What is a valve interlock?
A valve interlock is a trapped key lock assembly which locks the valve in one or two positions - open and/or closed - with one key trapped within the lock assembly and one key free. It's about controlling the sequence of events, conducting different valve process activities.
To change the valve position (open-to-close or close-to-open), two keys need to be inserted into the lock assembly. The free key can only be released when the valve is in the open or closed position. Alternatively a 'single keyed interlock' only allows removal of the locked open or closed key when the valve is in the correct locking position.
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Objective of the valve interlock system
Valves play an important role in safety of operation in many process industries, especially in chemical and petroleum industry. The opening and closing of valves, especially block valves on PSVs for example, in the wrong sequence can lead to serious consequences such as human fatal injuries, loss of production and damage of equipment.
Therefore valves critical for safety of the operations can be equipped with an interlock system to ensure that valves are operated in a safe sequence and maintained in a safe position. The valve interlocks not only control the opening and closing sequence of process valves but also prevent their unauthorized operation.
What is a key interlock?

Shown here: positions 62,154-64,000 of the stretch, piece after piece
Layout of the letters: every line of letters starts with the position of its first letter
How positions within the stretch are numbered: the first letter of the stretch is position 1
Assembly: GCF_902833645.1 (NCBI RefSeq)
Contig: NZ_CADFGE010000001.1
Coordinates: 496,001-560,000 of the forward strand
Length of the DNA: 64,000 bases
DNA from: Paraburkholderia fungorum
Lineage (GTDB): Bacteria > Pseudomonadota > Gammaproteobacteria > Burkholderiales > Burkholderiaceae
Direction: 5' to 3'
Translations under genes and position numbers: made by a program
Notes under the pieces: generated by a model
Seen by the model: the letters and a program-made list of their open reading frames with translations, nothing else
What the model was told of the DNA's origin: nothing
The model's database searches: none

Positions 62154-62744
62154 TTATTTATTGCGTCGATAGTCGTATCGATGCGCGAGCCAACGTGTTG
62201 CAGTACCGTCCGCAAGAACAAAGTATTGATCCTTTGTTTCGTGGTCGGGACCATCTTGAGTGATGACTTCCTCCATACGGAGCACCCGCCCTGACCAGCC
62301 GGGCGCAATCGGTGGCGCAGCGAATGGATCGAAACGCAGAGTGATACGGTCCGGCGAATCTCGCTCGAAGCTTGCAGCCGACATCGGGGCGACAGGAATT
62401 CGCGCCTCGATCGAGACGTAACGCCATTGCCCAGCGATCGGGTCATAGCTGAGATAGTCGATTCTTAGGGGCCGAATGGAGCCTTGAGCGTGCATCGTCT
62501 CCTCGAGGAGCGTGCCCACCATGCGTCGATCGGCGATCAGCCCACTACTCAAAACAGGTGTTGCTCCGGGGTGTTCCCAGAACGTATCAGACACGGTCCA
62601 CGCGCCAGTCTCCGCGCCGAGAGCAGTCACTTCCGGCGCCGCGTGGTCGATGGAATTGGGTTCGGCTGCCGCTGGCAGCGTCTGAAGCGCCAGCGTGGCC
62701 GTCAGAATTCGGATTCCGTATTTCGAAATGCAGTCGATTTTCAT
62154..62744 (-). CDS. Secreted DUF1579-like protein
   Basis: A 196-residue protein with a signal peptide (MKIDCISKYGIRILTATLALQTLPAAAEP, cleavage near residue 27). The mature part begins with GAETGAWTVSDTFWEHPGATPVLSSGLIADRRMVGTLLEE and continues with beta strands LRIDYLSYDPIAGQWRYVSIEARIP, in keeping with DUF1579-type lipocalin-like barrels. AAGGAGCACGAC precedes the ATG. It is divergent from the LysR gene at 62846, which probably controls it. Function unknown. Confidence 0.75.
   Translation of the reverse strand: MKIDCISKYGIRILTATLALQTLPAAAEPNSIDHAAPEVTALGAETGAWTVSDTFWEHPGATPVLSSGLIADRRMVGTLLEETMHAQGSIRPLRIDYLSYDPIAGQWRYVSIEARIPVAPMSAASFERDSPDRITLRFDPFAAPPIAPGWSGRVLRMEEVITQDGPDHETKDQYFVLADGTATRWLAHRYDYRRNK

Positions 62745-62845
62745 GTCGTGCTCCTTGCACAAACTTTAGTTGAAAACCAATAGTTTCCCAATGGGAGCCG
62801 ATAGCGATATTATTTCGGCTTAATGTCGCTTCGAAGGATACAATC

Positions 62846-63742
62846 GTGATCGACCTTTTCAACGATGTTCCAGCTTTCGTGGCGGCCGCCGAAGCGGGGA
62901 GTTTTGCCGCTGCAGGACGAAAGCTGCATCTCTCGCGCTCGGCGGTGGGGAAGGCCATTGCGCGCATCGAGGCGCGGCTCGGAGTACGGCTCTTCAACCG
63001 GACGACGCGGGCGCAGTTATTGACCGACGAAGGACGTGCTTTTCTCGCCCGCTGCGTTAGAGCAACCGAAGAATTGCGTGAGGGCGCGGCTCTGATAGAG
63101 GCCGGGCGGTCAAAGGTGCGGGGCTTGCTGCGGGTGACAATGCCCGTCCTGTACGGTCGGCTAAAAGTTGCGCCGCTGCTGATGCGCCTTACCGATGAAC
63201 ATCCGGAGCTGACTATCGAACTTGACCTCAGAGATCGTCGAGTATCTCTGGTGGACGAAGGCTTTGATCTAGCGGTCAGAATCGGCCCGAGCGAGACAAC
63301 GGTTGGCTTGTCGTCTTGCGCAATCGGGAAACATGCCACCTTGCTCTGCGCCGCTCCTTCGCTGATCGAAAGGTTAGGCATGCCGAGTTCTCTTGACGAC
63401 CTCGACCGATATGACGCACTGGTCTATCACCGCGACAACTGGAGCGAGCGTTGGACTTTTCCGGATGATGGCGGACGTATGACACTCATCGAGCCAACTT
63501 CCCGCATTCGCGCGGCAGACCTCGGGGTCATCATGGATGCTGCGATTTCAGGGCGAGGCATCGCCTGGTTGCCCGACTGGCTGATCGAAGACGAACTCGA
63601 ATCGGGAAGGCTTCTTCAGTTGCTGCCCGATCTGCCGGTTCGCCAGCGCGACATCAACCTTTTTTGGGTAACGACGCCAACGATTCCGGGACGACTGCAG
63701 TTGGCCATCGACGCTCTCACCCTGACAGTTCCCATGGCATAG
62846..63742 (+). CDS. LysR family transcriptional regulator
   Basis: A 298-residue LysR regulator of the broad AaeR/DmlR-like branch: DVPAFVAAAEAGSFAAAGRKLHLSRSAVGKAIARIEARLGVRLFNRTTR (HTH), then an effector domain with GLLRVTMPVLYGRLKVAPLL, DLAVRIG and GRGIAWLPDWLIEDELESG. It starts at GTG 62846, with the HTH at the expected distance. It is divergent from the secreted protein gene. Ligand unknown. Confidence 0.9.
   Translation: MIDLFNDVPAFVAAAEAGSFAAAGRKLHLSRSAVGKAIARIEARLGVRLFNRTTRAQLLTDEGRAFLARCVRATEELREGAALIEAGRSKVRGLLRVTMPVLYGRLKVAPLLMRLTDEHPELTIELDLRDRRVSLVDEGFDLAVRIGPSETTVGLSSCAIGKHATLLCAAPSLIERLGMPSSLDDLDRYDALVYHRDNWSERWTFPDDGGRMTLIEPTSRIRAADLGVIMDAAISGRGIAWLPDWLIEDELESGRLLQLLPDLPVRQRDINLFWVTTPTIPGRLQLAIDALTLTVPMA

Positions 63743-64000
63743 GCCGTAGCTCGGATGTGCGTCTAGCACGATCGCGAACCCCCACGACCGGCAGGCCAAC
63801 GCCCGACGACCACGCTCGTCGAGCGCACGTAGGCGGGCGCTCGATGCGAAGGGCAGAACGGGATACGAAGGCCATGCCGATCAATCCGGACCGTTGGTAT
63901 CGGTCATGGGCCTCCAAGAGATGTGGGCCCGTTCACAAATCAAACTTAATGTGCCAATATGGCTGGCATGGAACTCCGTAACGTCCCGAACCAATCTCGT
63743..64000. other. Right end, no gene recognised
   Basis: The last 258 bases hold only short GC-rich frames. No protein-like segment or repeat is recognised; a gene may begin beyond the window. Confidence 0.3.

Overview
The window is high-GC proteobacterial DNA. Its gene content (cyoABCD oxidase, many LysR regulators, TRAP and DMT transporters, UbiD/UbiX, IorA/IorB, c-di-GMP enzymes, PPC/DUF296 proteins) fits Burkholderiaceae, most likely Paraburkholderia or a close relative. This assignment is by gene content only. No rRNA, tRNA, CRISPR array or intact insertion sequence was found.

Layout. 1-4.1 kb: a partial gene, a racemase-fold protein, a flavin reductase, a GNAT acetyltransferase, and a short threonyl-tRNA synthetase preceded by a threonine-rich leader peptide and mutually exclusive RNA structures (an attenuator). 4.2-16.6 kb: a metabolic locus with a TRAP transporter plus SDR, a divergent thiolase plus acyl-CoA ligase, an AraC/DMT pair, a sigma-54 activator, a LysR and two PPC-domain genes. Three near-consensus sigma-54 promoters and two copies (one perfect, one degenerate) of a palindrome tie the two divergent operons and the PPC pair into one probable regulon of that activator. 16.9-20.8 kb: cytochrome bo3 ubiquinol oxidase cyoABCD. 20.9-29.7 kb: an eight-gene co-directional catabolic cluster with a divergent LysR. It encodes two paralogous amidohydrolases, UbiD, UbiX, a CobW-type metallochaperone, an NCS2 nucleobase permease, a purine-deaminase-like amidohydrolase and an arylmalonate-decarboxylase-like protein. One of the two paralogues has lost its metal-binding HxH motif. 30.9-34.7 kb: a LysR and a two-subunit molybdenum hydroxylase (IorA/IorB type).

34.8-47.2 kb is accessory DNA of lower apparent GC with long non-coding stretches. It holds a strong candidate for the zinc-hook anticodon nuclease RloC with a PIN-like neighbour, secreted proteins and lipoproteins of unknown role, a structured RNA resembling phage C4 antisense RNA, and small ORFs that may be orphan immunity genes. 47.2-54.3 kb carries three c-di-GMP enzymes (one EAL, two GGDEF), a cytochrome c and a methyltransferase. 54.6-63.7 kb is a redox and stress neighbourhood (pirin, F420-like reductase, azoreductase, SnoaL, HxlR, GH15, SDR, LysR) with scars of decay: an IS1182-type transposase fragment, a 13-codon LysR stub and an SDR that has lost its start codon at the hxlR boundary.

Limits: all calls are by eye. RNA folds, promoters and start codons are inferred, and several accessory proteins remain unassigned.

The types of interlock systems are based on the principle of key exchange or a key transfer principle. Valves can only be operated in a predetermined sequence which is designed to maintain production, availability and the safety of systems.
Integral-fit mechanical locking devices
Key interlocks are integral-fit mechanical locking devices, attached to the host equipment. Typical interlock systems are applied to valves, closure doors, rotary switches or any form of equipment operated by human intervention. In addition, keys can be customized to intelligent format: electronic tagging of individual keys and managed by system software.
The lock mechanism is designed to ensure that valves are always either fully open or fully closed. Generally, the system is based on the operating principle of one key free when the valve is locked closed and the other key free when the valve is locked open.
Control of the sequence of operations
Popular Permit to Work (PtW) or Lockout/Tagout procedures provide a lock off capability. But they don't provide any control of the sequence of operations or the status of equipment. This can generate dangerous conditions through negligence. Interlocks provide an effective front-line safety tool that mitigates risks of human error.
Visualizing interlock explanation
In order to visualize all information above we made an attractive inforgraphic for you.
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